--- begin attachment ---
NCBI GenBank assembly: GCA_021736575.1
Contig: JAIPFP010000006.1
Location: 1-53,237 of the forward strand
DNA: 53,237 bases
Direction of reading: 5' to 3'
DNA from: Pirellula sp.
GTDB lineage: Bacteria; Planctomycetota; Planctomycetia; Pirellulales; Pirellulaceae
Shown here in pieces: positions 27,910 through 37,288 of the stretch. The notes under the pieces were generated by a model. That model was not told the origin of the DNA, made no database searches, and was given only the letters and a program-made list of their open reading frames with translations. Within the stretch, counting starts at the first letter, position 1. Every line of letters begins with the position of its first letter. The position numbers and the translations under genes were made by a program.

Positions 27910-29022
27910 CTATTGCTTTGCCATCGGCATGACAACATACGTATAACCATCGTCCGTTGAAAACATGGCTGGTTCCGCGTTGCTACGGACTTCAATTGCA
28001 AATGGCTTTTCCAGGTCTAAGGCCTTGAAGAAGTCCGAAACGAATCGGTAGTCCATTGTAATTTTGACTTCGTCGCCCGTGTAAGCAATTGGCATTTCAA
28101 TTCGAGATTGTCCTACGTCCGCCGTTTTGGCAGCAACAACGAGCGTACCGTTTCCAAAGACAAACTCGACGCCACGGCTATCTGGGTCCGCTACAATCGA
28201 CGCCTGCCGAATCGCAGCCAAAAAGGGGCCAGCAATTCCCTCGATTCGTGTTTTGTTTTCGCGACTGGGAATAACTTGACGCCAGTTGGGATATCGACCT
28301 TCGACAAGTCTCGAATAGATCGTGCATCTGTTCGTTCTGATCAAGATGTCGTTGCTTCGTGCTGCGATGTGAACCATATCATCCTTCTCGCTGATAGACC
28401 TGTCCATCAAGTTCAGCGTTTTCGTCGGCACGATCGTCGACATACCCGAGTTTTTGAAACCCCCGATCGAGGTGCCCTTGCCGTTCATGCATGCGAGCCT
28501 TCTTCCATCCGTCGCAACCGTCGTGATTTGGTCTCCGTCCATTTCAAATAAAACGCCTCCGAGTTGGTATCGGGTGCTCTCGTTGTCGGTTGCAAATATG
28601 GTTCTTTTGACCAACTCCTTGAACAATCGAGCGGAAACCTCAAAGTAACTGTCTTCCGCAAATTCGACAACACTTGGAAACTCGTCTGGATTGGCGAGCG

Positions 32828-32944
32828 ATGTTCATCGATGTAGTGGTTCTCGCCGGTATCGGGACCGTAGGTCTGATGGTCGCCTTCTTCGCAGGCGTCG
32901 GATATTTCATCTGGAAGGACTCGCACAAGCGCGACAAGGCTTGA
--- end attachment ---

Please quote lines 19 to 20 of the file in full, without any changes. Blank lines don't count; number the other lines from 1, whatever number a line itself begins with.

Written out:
32828 ATGTTCATCGATGTAGTGGTTCTCGCCGGTATCGGGACCGTAGGTCTGATGGTCGCCTTCTTCGCAGGCGTCG
32901 GATATTTCATCTGGAAGGACTCGCACAAGCGCGACAAGGCTTGA